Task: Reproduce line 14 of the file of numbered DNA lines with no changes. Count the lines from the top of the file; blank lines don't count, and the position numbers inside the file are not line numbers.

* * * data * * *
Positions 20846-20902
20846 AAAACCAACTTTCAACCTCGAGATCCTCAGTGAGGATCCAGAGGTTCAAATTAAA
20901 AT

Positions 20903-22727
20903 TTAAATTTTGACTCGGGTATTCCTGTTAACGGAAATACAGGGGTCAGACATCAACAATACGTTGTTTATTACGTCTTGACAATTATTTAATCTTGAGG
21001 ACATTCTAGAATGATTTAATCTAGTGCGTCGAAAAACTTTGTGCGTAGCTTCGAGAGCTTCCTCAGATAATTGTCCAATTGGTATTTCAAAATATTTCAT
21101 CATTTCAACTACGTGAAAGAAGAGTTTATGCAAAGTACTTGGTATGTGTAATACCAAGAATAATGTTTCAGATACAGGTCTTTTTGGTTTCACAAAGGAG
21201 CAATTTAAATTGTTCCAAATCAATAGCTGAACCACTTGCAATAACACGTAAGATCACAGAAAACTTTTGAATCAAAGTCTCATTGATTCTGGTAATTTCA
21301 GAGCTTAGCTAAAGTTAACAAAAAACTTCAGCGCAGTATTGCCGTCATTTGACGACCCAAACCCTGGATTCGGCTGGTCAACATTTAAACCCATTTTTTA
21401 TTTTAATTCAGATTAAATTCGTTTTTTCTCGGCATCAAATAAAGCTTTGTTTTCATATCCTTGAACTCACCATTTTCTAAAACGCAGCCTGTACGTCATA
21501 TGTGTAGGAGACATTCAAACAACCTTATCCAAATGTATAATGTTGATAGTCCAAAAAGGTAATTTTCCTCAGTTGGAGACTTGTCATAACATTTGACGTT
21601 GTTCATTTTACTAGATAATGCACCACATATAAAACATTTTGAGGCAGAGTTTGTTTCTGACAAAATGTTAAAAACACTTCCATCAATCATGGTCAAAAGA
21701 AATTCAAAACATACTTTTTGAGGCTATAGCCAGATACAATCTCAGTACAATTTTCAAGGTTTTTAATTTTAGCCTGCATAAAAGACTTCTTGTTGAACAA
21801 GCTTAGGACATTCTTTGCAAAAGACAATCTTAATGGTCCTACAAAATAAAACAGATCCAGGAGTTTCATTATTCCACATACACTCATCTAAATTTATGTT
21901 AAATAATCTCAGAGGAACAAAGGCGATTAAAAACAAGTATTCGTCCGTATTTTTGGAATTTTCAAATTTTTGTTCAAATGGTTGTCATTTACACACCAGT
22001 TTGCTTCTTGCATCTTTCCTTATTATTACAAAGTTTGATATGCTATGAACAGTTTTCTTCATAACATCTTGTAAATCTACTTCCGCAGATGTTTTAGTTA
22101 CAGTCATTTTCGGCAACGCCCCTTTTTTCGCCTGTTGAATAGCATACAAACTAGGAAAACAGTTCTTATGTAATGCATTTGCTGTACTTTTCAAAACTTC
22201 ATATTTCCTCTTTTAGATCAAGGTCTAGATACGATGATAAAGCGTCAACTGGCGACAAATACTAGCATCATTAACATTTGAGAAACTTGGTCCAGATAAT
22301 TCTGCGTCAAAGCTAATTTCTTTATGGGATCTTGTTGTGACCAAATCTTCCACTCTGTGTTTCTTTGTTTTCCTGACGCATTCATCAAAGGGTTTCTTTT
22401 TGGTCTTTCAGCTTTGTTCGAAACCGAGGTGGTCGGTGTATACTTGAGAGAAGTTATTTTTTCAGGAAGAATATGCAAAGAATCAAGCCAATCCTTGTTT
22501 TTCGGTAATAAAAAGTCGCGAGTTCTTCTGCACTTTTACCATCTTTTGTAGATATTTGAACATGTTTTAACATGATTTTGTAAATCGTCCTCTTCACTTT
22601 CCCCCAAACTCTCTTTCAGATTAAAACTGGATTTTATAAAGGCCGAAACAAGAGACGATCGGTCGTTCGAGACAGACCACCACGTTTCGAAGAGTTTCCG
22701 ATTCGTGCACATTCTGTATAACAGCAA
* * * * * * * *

21801 GCTTAGGACATTCTTTGCAAAAGACAATCTTAATGGTCCTACAAAATAAAACAGATCCAGGAGTTTCATTATTCCACATACACTCATCTAAATTTATGTT